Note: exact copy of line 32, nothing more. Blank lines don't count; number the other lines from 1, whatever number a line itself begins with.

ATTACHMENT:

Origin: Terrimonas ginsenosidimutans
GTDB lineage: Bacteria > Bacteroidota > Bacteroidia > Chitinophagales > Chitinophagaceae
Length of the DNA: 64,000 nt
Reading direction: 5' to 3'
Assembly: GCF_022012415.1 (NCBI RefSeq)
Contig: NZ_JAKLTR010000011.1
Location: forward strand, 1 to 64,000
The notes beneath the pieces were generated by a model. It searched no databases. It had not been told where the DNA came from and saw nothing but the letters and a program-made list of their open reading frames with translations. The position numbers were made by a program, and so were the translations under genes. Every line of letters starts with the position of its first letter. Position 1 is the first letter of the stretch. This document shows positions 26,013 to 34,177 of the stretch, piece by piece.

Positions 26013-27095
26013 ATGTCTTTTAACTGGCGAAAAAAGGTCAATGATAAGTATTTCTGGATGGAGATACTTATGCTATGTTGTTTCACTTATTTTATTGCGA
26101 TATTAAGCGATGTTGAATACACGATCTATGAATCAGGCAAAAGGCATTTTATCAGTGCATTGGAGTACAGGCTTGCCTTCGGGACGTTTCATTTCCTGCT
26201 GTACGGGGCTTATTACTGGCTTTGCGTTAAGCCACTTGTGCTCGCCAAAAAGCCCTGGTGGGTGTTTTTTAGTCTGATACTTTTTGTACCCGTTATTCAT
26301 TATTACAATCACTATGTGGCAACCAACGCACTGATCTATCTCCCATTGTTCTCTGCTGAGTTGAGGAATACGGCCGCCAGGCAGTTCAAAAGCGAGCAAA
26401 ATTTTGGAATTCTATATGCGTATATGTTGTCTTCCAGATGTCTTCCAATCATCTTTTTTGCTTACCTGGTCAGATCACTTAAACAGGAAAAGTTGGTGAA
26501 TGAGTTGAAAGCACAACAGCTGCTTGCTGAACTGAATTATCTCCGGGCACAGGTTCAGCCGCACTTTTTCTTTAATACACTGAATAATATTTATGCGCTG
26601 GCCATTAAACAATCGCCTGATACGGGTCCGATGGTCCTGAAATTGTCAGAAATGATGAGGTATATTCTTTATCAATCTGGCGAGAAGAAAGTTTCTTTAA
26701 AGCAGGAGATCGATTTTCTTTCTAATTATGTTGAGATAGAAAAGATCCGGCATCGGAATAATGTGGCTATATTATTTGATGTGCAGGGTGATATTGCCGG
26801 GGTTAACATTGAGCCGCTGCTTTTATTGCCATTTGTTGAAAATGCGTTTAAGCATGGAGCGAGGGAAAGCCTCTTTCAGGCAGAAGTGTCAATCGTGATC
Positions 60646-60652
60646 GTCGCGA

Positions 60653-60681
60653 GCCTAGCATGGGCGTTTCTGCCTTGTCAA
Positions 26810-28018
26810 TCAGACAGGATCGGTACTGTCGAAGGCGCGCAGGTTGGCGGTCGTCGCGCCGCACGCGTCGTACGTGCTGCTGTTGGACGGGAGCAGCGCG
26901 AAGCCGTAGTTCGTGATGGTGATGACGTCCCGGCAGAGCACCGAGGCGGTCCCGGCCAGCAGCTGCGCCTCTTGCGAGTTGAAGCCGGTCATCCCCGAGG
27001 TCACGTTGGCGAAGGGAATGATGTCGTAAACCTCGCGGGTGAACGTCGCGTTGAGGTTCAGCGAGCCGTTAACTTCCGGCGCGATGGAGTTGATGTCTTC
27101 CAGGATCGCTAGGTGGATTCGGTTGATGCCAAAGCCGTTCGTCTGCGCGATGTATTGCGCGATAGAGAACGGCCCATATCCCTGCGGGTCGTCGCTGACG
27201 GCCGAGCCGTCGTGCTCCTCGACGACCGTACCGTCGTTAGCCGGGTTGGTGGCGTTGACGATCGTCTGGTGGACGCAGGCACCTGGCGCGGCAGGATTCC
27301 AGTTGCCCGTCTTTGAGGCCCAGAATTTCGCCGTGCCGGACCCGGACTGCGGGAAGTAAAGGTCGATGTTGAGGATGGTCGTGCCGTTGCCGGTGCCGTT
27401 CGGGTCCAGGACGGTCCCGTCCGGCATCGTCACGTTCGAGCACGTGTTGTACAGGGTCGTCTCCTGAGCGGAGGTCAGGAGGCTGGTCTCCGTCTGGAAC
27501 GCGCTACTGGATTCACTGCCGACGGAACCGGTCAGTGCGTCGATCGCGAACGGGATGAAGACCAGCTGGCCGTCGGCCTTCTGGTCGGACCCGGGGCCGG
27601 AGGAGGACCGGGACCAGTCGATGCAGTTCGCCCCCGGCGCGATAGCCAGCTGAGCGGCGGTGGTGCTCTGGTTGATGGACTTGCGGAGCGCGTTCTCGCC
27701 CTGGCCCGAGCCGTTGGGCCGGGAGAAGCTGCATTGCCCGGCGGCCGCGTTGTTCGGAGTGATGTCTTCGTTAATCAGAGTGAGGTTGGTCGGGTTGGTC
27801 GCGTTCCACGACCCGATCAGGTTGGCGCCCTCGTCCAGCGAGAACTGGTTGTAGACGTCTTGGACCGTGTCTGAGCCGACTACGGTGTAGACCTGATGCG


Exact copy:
27601 AGGAGGACCGGGACCAGTCGATGCAGTTCGCCCCCGGCGCGATAGCCAGCTGAGCGGCGGTGGTGCTCTGGTTGATGGACTTGCGGAGCGCGTTCTCGCC